Caution is advised in patients taking SSRI’s concomitantly with oral anticoagulants, drugs known to affect platelet function or other drugs that may increase risk of bleeding (e.g. atypical antipsychotics such as clozapine, phenothiazines, most TCA’s, acetylsalicylic acid, NSAID’s, COX-2 inhibitors) as well as in patients with a history of bleeding disorders or conditions which may predispose to bleeding.

Drugs affecting gastric pH
In patients receiving oral suspension, the paroxetine plasma concentration may be influenced by gastric pH. In vitro data have shown that an acidic environment is required for release of the active drug from the suspension, hence absorption may be reduced in patients with a high gastric pH or achlorhydria, such as after the use of certain drugs (antacid drugs, histamine H2-receptor antagonists, proton pump inhibitors), in certain disease states (e.g. atrophic gastritis, pernicious anemia, chronic Helicobacter pylori infection), and after surgery (vagotomy, gastrectomy). The pH dependency should be taken into account when changing paroxetine formulation (e.g. the plasma paroxetine concentration may decrease after changing from tablet to oral suspension in patients with a high gastric pH). Caution is therefore recommended in patients when initiating or ending treatment with drugs increasing gastric pH. Dose adjustments may be necessary in such situations.

Withdrawal symptoms seen on discontinuation of paroxetine treatment
Withdrawal symptoms when treatment is discontinued are common, particularly if discontinuation is abrupt (see section 4.8 Undesirable effects). In clinical trials adverse events seen on treatment discontinuation occurred in 30% of patients treated with paroxetine compared to 20% of patients treated with placebo. The occurrence of withdrawal symptoms is not the same as the drug being addictive or dependence producing.

The risk of withdrawal symptoms may be dependent on several factors including the duration and dose of therapy and the rate of dose reduction.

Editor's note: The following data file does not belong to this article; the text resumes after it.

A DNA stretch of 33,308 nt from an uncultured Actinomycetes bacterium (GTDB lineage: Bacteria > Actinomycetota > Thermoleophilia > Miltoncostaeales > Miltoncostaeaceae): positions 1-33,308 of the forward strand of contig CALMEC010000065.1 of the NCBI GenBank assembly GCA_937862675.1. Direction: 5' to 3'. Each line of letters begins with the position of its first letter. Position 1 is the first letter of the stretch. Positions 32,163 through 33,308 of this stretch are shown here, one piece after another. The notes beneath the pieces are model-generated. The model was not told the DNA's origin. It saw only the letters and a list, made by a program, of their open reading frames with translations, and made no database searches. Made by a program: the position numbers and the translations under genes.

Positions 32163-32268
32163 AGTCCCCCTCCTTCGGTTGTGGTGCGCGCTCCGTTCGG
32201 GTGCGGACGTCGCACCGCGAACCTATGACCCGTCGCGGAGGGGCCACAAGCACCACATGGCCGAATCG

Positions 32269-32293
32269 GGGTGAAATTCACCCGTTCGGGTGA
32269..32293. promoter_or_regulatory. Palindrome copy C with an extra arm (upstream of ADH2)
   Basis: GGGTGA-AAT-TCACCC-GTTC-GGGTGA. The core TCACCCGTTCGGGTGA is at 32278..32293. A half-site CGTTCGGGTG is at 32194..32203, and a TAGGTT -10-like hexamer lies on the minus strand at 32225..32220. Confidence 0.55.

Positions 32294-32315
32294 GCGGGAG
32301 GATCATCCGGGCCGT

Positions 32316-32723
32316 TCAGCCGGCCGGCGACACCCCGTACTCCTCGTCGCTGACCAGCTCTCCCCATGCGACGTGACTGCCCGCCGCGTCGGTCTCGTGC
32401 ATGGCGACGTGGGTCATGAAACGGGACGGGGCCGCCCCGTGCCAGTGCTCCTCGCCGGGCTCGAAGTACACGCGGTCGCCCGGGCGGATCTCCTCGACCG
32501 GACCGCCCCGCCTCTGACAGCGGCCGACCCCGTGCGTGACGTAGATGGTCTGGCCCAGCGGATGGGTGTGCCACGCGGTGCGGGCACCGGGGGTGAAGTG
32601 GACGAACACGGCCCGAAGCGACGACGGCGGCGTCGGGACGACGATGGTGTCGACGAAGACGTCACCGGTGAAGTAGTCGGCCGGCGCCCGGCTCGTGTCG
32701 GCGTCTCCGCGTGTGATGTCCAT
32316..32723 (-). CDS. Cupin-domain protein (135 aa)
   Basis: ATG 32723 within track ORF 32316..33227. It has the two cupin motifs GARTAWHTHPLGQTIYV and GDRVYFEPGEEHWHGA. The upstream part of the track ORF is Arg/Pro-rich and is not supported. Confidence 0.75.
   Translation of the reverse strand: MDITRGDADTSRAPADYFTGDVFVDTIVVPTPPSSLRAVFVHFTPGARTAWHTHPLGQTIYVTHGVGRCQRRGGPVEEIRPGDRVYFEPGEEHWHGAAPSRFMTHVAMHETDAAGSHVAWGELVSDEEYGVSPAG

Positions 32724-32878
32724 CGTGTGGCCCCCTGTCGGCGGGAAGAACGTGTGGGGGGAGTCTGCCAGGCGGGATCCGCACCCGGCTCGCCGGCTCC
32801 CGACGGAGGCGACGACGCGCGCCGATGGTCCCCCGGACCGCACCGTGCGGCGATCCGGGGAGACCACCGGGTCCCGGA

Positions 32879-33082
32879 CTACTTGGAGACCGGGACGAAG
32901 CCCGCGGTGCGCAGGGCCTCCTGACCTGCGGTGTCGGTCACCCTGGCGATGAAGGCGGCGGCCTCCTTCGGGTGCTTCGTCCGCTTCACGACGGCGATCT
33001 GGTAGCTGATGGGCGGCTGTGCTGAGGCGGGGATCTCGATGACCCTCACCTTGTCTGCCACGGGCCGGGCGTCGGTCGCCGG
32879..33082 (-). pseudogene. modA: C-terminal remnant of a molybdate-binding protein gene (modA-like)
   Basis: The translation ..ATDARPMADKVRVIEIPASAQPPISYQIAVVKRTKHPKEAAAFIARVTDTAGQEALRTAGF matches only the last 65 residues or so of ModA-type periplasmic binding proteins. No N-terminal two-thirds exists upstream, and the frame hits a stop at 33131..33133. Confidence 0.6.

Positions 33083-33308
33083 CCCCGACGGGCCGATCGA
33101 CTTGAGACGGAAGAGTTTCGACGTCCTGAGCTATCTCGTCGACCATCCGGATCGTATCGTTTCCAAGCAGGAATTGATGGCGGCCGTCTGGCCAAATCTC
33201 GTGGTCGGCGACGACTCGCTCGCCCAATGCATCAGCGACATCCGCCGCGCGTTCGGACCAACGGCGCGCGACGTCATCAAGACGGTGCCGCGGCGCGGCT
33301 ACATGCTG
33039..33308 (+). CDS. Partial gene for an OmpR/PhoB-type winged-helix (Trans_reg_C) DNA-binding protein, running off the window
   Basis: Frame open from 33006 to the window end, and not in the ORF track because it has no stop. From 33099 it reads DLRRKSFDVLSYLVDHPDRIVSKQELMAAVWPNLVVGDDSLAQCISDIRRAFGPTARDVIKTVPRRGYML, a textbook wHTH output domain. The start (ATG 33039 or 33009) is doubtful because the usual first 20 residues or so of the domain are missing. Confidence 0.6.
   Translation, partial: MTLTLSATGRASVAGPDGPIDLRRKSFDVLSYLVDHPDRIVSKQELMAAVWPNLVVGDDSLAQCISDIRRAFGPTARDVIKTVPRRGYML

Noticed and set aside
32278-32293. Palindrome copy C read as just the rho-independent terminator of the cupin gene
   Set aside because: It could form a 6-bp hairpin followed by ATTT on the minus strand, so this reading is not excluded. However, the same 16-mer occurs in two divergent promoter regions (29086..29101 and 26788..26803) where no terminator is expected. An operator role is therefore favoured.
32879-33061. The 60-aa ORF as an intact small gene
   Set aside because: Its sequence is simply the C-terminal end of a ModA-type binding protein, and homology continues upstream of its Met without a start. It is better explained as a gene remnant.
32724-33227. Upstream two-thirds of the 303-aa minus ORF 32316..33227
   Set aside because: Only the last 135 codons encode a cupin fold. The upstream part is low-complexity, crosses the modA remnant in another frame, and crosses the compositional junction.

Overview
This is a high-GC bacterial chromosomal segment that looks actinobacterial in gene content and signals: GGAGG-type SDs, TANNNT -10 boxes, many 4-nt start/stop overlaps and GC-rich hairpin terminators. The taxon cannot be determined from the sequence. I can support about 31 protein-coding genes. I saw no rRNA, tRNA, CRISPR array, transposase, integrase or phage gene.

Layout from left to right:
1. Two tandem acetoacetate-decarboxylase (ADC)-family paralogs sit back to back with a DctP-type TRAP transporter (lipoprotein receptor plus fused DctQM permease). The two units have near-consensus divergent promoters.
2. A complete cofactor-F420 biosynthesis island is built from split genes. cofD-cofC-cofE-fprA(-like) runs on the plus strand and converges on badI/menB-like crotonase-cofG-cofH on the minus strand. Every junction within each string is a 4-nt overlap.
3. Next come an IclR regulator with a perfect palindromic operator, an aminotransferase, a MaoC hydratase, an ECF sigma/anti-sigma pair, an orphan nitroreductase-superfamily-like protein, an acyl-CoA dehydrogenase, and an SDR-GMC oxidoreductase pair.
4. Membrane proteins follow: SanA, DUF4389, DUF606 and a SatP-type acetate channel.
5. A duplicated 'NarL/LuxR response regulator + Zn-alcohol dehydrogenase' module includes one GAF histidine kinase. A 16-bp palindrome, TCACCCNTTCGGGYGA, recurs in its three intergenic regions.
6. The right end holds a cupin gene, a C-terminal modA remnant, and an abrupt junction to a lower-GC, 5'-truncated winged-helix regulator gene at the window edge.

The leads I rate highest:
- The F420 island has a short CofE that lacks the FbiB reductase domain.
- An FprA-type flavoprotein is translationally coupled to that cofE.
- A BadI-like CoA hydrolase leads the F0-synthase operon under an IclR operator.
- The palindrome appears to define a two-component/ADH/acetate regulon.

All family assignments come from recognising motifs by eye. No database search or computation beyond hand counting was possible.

Dizziness, sensory disturbances (including paraesthesia,electric shock sensations and tinnitus), sleep disturbances (including intense dreams), agitation or anxiety, nausea, tremor, confusion, sweating, headache, diarrhoea, palpitations, emotional instability, irritability, and visual disturbances have been reported. Generally these symptoms are mild to moderate, however, in some patients they may be severe in intensity. They usually occur within the first few days of discontinuing treatment, but there have been very rare reports of such symptoms in patients who have inadvertently missed a dose. Generally these symptoms are self-limiting and usually resolve within 2 weeks, though in some individuals they may be prolonged (2-3 months or more). It is therefore advised that paroxetine should be gradually tapered when discontinuing treatment over a period of several weeks or months, according to the patient’s needs (see “Withdrawal Symptoms Seen on Discontinuation of Paroxetine”, Section 4.2 Posology and method of administration).

4.8 Undesirable effects
Some of the adverse drug reactions listed below may decrease in intensity and frequency with continued treatment and do not generally lead to cessation of therapy.Adverse drug reactions are listed below by system organ class and frequency. Frequencies are defined as: very common (1/10), common (1/100, <1/10), uncommon (1/1,000, <1/100), rare (1/10,000, <1/1,000), very rare (<1/10,000), including isolated reports.